Our sting: Bribery in BWB prepaid system

The promise is that Blantyre Water Board (BWB) will install prepaid meters in the city and the surrounding areas for free.

The reality, however, is that some BWB employees are cashing in on the project by demanding money from customers, a probe by Weekend Nation has established.

Two of BWB staff members who allegedly pocketed money to install a prepaid meter at a house in Machinjiri’s Area 5

Our investigation in the past two weeks in Blantyre indicates prevalence of a syndicate of fraudulent meter installers, who mostly target postpaid customers with high water bills and at risk of being disconnected.

The syndicate, which seems to have access to customer database, starts by threatening the customers that they will have their meters removed, after disconnection, if they fail to switch to the prepaid system.

Charging between K30 000 and K90 000, one of the installers justified the amount last Tuesday as ‘a service fee’ for speedy replacement of the postpaid system.

Kapito: BWB has failed to stop corruption

Townships the syndicate has targeted include Machinjiri, Ndirande, Chirimba, Mbayani and Bangwe.

Weekend Nation identified a house in Machinjiri’s Area 5 that needed a prepaid meter and we contacted one of the installers to provide us with a prepaid metre unit to be installed at the house.

The installer [name withheld] promised to replace and install the prepaid metre within 12 hours if we pay K30 000 directly to him.

On Tuesday, August 13, the installer went to the house and started the process of replacing the postpaid meter with a prepaid one.

A day later he notified us, through a phone call, that he had completed the data transfer from postpaid to prepaid billing system and was waiting for the money to install the prepaid meter.

From Tuesday to Thursday, he persistently sent WhatsApp messages, and made phone calls, demanding that the payment be made to him before he could install the prepaid unit.

When Weekend Nation team notified the installer that we had sourced K30 000 as per agreement, he arrived at the site at around 2pm, in a BWB vehicle, accompanied by another person.

The two men replaced the meter and pocketed the K30 000—no receipt was issued.

His colleague advised us that if anyone asked about the new meter, the answer should be “the old meter was leaking and we reported the fault to BWB and they replaced it with the new prepaid meter”.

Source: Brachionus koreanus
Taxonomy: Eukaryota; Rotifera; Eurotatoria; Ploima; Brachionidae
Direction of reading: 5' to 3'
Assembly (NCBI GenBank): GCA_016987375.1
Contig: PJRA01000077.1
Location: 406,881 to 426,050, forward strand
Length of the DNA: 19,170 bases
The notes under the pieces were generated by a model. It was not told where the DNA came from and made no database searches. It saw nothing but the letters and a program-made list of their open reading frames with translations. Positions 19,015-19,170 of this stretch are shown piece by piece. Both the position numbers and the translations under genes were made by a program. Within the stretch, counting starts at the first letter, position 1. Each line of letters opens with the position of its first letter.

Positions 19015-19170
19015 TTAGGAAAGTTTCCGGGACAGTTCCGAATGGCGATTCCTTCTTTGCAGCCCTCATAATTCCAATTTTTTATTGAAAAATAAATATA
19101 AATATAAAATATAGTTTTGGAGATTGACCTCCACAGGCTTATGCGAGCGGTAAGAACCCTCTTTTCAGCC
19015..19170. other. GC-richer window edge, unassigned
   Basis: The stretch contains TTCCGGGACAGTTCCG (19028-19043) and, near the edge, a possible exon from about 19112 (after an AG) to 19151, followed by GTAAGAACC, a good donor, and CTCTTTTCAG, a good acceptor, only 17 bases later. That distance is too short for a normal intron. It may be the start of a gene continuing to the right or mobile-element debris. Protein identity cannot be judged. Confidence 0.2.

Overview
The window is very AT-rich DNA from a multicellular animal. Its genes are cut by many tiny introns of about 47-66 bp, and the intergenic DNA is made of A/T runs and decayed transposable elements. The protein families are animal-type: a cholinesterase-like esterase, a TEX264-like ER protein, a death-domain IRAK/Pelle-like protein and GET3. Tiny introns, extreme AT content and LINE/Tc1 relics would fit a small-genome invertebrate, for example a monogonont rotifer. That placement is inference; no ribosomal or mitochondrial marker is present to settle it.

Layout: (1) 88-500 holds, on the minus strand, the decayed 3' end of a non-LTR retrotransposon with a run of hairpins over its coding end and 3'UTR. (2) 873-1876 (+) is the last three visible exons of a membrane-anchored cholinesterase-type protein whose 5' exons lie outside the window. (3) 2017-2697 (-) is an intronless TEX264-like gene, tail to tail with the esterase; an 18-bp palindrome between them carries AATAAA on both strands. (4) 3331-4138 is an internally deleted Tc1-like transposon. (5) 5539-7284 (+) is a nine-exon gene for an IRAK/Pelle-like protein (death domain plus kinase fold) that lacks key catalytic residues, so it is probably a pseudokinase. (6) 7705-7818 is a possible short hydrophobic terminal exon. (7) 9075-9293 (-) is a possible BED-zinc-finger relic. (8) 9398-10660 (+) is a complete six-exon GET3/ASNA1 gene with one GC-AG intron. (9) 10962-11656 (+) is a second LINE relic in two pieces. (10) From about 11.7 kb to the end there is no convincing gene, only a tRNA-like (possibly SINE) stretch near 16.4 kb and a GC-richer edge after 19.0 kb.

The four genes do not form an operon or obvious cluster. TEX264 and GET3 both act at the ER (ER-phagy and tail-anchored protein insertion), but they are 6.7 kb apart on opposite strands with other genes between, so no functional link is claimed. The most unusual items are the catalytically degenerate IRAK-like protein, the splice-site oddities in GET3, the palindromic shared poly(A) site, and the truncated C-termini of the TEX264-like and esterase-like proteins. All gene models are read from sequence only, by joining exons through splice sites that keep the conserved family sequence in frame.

Lyton Macheso, a Machinjiri (Area 5) resident, claimed he, too, has had his postpaid meter replaced with a prepaid one within eight hours after paying the installer K60 000.

“The officers in the syndicate have been moving from door-to-door, telling us to switch to prepaid metres,” Macheso claimed.

“The installers also approach people in public places such as drinking joints around Machinjiri Township to ask them if they are willing to switch to prepaid system,” he added.

Macheso indicated that he was willing to pay the bribe to have the prepaid system installed, because he can track water usage, load credit remotely and decrease the possibility of bill shock due to leakages or incorrect reading and disconnections.

Another Machinjiri resident, Moses Chikwatu, who for the same reasons paid the syndicate K105 000, said he wanted prepaid meters at his two houses in Area 1 and Khama.

“The meters were installed eight days after I paid them,” he told Weekend Nation.

Henry Kasawala from Ndirande Township claimed to have paid K50 000 and had his postpaid meter replaced within 18 hours.

A notice dated August 29 2018 (still available on BWB website) says, there will be no expense to the customer as the entire cost of installation of the prepaid meters is covered by the board.

“Replacement of the water meter will require a short interruption in water supply of approximately 30 minutes. The prepaid meters will be preloaded with 1m3 (1 000 ltrs) of water, whose cost will be recovered during purchase of water credit by the customer,” the statement reads, in part.

BWB spokesperson Evelyn Khonje, in an interview, expressed shock that some of the board’s employees are demanding payment for a service that is meant to be free.

She explained that her office has, so far, not received any report of the syndicate.

BWB started prepaid meter unit installation pilot phase in 2013 and rolled out the project in April 2017.

“We have never heard of anything like this. Postpaid meter replacement is for free,” Khonje said.

But Consumers Association of Malawi (Cama) executive director John Kapito has expressed shock at the scam, saying the development will affect poor households who cannot afford to bribe the rogue BWB technicians to get the prepaid meter system.

He described BWB as a “rotten statutory body”, which has for years done little to stop corruption.

“If the management at BWB were to address the problem, all they could have done is to bring in enough metres so that there is no scramble. I have been looking for similar meters at my house, but up to now I still don’t have a prepaid meter,” Kapito said.

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